The Gastric inhibitory polypeptide receptor (GIP Receptor), also known as the glucose-dependent insulinotropic polypeptide receptor, is a protein which is present in different tissues; including in the pancreas, stomach, small intestine or adipose tissue, but also in several regions in the CNS. Adipocytes express GIP Receptors, where they modulate lipid accumulation.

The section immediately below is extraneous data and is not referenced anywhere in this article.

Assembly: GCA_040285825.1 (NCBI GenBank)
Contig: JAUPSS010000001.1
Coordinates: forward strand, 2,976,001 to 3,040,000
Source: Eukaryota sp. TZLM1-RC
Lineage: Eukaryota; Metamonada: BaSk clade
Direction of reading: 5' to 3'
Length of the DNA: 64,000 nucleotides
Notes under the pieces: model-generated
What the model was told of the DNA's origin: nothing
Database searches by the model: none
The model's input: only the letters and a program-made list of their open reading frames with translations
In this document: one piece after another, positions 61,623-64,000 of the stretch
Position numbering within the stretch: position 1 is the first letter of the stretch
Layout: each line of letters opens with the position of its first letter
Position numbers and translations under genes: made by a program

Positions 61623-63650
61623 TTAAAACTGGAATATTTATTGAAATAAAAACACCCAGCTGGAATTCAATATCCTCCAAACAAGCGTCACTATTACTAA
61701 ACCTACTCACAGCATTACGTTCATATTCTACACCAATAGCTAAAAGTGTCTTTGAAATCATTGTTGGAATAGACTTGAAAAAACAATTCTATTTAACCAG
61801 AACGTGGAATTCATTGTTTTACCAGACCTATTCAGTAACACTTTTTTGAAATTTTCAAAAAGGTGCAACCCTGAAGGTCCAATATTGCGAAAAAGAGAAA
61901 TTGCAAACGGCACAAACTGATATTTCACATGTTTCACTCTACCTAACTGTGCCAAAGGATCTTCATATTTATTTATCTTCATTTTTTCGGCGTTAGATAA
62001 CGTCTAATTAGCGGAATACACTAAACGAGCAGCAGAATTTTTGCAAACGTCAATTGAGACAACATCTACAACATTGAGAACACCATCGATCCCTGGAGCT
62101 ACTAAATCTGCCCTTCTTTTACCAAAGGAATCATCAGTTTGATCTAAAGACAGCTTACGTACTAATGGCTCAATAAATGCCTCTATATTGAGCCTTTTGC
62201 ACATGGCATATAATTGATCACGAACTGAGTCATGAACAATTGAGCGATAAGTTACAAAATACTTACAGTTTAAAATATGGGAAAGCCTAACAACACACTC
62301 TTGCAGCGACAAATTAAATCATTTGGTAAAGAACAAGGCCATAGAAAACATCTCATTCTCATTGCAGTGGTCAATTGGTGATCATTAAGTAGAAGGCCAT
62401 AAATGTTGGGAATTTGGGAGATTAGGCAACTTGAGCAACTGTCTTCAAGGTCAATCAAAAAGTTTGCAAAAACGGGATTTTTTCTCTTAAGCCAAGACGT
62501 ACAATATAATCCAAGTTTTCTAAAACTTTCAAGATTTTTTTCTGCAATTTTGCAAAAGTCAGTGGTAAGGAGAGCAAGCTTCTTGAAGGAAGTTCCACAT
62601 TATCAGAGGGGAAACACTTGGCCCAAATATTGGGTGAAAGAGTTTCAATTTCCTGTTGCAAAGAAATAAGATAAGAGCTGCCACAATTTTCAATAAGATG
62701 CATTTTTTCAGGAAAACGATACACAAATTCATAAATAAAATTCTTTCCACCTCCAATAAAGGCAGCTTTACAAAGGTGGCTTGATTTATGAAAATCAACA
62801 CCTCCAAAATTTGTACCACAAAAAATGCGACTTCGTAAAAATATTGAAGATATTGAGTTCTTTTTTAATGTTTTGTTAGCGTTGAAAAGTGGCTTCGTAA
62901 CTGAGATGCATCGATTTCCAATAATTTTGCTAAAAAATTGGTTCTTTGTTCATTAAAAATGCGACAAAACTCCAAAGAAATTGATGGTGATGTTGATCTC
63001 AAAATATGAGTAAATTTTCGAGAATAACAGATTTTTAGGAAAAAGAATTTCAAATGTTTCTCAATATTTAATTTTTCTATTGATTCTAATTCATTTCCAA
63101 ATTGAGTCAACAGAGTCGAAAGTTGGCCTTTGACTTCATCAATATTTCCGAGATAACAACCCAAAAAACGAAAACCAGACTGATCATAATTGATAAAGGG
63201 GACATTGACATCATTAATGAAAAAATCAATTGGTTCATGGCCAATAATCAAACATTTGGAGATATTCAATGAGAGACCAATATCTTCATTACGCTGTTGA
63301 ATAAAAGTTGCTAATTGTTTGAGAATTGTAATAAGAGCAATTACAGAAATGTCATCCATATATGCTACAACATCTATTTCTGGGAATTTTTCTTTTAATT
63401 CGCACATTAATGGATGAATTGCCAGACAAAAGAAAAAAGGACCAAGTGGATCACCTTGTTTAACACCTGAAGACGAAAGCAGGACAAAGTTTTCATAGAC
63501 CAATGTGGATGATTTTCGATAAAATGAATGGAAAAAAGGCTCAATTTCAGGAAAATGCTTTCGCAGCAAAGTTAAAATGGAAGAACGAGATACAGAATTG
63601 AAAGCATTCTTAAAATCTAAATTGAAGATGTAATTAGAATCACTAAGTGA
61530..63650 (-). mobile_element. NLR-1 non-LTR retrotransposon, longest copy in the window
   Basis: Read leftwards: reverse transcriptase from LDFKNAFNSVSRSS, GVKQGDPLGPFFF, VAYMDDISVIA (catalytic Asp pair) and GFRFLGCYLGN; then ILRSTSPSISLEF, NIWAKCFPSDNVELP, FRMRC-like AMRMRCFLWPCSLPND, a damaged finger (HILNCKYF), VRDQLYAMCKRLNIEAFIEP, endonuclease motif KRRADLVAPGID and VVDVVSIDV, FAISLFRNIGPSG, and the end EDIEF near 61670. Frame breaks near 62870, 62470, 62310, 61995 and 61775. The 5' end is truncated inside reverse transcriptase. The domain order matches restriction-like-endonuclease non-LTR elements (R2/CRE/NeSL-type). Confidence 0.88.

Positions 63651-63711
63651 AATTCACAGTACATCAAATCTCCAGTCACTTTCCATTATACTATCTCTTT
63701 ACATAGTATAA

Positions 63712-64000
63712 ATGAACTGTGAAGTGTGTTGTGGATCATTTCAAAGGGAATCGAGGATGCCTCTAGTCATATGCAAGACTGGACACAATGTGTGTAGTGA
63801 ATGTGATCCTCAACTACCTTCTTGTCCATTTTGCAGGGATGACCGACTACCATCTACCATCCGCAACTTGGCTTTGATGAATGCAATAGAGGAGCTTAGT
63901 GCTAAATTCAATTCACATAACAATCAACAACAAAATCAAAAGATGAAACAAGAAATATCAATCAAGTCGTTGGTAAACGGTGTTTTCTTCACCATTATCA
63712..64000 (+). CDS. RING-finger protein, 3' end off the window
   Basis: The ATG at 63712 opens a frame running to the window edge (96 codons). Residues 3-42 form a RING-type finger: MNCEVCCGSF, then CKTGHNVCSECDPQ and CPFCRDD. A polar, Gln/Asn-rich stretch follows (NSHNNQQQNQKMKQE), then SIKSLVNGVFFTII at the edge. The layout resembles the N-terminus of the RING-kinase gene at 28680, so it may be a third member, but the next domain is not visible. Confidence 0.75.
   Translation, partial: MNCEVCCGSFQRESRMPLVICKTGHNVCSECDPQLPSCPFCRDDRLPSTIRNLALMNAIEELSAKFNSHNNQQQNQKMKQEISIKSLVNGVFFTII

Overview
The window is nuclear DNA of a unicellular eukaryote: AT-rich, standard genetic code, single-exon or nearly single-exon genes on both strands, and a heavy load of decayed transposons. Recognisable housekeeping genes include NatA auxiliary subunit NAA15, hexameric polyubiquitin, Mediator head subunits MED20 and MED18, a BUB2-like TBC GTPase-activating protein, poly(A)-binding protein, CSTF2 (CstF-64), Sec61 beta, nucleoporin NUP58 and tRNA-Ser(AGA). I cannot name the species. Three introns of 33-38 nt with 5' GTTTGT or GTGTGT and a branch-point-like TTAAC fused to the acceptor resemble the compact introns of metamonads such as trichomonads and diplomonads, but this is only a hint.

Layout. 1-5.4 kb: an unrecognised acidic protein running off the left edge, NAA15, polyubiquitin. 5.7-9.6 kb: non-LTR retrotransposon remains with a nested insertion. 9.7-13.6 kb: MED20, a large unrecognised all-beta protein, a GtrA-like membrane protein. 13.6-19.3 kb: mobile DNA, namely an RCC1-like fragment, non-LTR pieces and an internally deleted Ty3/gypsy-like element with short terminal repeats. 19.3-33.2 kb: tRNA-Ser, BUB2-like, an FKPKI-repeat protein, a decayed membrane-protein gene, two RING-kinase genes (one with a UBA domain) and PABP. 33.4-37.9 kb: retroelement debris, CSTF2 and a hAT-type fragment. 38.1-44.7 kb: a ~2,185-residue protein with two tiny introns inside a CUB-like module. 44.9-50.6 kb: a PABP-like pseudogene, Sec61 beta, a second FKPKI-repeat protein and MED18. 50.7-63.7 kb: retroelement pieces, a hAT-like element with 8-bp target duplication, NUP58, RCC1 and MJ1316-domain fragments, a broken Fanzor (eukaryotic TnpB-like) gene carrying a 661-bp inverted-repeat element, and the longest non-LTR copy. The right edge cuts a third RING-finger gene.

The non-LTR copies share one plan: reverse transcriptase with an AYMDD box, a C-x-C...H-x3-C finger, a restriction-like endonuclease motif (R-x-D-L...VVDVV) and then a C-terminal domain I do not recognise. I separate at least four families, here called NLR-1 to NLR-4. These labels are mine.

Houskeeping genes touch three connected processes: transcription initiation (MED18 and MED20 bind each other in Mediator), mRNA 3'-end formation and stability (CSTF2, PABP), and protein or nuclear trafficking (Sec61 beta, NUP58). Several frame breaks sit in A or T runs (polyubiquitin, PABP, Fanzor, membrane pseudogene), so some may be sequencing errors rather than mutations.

Enteroendocrine K cells present in the duodenum and proximal jejunum secrete its natural ligand, the GIP, which is a 42–amino acid peptide. It has insulin-releasing and extrapancreatic glucoregulatory actions. GIP levels rise immediately after nutrient ingestion, leading to modest inhibitory effects on gastric acid secretion and gastrointestinal motility. cAMPNOMAD GIP Receptor Cell Line (GIPR Cell Line) allows the measurement of the activity of ligands, such as GIP.
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